Group that targeted Veronica Escobar in race to replace Beto O'Rourke facing 2nd complaint
A second complaint has been filed against a group that raised money to attack Veronica Escobar in a heated primary election to replace U.S. Rep. Beto O'Rourke in Congress.
The Campaign Legal Center, a Washington-based nonprofit that advocates for the enforcement of federal campaign finance laws, filed a complaint against the Keep El Paso Honest PAC on Aug. 9 with the Federal Election Commission.
The 11-page complaint argues that the political action committee violated the Federal Election Campaign Act by failing to file the required expenditure reports.
Keep El Paso Honest, a super PAC run by political consultant Carlos Sierra, formed late last year to campaign against Escobar. The PAC supported Dori Fenenbock, a former president of the El Paso Independent School District board of trustees, in the race.
Sierra told the El Paso Times in February that the PAC spent more than $10,000 in advertising and received about $125,000 in donations. The PAC has missed multiple campaign filing deadlines to report its donors and expenditures.
Escobar, who in March won the Democratic nomination in the race for the 16th Congressional District, had previously filed a complaint asking the FEC to investigate Keep El Paso Honest.
Sierra told the El Paso Times earlier this year that the sole purpose of the PAC was to prevent Escobar from winning the election. On Thursday, he said he was not involved in the filing process and he couldn't answer questions related to the complaints.
"I was the general consultant and strategist. I had nothing to do with filings so can’t answer any questions in regard to the complaints," Sierra wrote in an email to El Paso Times.
Lindsey Workman, the PAC treasurer, could not be reached for comment.
Violating election laws by failing to disclose donors
Brendan Fischer, director of the federal reform program at the Campaign Legal Center, said the organization's complaint against the Keep El Paso Honest PAC has nothing to do with Escobar's complaint.
The complaint against Keep El Paso Honest was one of three complaints that the Campaign Legal Center filed last week against super PACs, claiming that the PACs were ignoring their reporting obligation.
But Fischer said he has confidence that the Federal Election Commission will take action against Keep El Paso Honest because the PAC's actions stand out from others.
"I'm not aware of any super PAC that has been active in an election all together failing to file legally required reports," he said.
Fischer added, "This one though, I think it's worse than the other two. In both of those instances, the super PACs eventually filed their required reports. They filed reports disclosing their expending and also reporting their donors. Keep El Paso Honest, however, has failed to file anything."
In its complaint, the Campaign Legal Center is asking the FEC to conduct an investigation and to sanction the PAC "for any and all violations, including civil penalties sufficient to deter future violations."
"This appears to be an instance of a super PAC violating one of the clear requirements in federal campaign finance law," he said.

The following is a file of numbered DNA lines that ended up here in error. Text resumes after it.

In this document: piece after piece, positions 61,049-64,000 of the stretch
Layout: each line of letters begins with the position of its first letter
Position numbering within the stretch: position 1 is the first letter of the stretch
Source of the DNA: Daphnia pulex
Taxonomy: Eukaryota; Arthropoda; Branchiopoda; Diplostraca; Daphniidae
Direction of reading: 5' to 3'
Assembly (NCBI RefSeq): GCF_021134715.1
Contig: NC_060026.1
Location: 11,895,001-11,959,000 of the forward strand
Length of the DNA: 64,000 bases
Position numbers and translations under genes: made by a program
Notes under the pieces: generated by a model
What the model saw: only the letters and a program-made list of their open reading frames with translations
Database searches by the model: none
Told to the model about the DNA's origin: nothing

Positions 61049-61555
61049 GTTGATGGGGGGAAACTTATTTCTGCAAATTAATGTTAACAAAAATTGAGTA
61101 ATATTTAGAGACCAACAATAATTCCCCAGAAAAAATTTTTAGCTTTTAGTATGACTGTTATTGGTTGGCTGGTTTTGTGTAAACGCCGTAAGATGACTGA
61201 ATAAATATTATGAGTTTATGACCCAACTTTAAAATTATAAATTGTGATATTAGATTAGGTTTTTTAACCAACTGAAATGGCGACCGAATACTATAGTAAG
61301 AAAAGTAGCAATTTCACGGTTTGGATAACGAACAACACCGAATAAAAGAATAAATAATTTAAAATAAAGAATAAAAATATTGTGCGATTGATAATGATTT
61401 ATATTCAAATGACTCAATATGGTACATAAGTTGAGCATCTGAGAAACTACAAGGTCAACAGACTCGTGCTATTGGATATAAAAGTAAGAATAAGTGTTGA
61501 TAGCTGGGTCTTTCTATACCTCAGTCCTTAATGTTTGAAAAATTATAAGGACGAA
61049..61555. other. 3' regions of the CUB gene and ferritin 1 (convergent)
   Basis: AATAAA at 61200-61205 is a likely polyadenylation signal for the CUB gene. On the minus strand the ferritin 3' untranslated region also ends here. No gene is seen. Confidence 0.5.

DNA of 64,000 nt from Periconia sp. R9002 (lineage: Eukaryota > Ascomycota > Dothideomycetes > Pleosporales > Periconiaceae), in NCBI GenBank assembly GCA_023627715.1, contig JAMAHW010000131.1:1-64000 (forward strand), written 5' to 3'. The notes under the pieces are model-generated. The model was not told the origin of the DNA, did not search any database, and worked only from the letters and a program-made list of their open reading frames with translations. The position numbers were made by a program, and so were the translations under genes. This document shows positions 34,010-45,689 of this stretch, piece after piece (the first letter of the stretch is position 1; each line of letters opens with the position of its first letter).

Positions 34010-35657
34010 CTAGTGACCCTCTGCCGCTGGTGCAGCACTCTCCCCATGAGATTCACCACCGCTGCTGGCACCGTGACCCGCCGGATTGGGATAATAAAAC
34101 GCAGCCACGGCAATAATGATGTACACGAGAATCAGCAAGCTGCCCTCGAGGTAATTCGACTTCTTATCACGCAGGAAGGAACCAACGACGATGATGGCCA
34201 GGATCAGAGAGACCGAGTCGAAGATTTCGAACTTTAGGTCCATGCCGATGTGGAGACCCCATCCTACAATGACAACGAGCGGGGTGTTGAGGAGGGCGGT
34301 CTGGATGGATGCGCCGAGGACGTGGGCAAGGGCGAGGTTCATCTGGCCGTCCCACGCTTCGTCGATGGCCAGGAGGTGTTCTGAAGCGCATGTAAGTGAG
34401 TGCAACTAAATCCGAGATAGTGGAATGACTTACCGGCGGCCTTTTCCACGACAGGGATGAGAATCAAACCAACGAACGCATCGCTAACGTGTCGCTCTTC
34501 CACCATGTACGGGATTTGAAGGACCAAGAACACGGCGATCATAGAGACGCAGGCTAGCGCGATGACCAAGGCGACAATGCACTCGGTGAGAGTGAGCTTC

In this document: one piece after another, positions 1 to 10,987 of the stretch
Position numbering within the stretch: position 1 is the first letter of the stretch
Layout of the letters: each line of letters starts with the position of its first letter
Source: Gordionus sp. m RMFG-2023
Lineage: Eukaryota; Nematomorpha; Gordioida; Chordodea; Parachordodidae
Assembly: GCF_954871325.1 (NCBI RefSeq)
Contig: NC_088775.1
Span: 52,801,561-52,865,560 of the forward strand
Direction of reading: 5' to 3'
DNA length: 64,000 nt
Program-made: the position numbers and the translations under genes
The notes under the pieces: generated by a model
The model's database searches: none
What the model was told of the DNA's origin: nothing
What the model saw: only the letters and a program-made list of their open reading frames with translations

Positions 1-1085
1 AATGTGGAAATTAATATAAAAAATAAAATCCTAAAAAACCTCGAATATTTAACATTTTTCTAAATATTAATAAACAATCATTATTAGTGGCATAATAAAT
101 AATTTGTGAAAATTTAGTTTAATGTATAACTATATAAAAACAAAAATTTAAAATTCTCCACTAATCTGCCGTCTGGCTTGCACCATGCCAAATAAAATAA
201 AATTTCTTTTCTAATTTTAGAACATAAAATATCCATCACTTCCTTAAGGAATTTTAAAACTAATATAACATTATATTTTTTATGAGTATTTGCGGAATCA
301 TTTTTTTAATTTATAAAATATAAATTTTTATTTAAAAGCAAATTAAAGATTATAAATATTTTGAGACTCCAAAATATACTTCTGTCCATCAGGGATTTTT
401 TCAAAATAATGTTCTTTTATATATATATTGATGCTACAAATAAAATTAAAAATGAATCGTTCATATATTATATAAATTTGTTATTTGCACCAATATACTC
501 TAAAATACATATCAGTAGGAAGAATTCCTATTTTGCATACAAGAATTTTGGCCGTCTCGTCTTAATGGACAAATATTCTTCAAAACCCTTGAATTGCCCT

"It's clear that a super PAC that spends money in an election has to file reports disclosing its spending and also disclosing their donors, and Keep El Paso Honest has failed to do that," he added.
Under federal campaign finance laws, any candidate or PAC that spends more than $10,000 in a calendar year on communications to advocate for or against a particular candidate is required to submit a disclosure report with the commission.
No updates on first campaign finance complaint against PAC
After Escobar filed a complaint against Keep El Paso Honest, Sierra told the El Paso Times that voters were concerned with whether his PAC is following federal guidelines. Instead, he argued, that voters cared more about the message his PAC was trying to present.
Escobar said she has not received an update on her complaint since the letter of acknowledgement she received when she first filed the complaint.
Escobar said the people behind the Keep El Paso Honest PAC have made it clear that they have no intention of following the law.
"They are deliberately and willfully withholding information from the FEC and most importantly from the public," she said.
Fischer said it can take a year or more for the Federal Election Commission to resolve a complaint.
Christian Hilland, a spokesman for the FEC in Washington, D.C., said the commission can fine the PAC based on the number of days the report is late, the level of activity that is supposed to be reported and whether the report was time sensitive.
He said every case is different and it’s handled independent from others.
While the FEC only has civil jurisdiction over federal campaign finance law, the commission has authority to take a committee or candidate to court as well, he said.
“But normally we try to pursue this through the administrative fine process,” Hilland said.
He said the FEC makes every effort to help the committee comply with the law by reaching out to them by phone, email and mail.
After the primary election, the Federal Elections Commission sent two requests for additional information to PAC treasurer Lindsey Workman — one on May 1 stating that the PAC failed to file the April quarterly report that covers contributions and expenditures from Jan. 1 to March 31, and another letter on Aug. 2 stating that the PAC failed to file the July quarterly report that covers contributions and expenditures from April 1 to June 30.
Both letters stated that "the failure to timely file a complete report may result in civil money penalties, an audit or legal enforcement action."
Aileen B. Flores may be reached at 546-6362; email@example.com; @AileenBFlores on Twitter.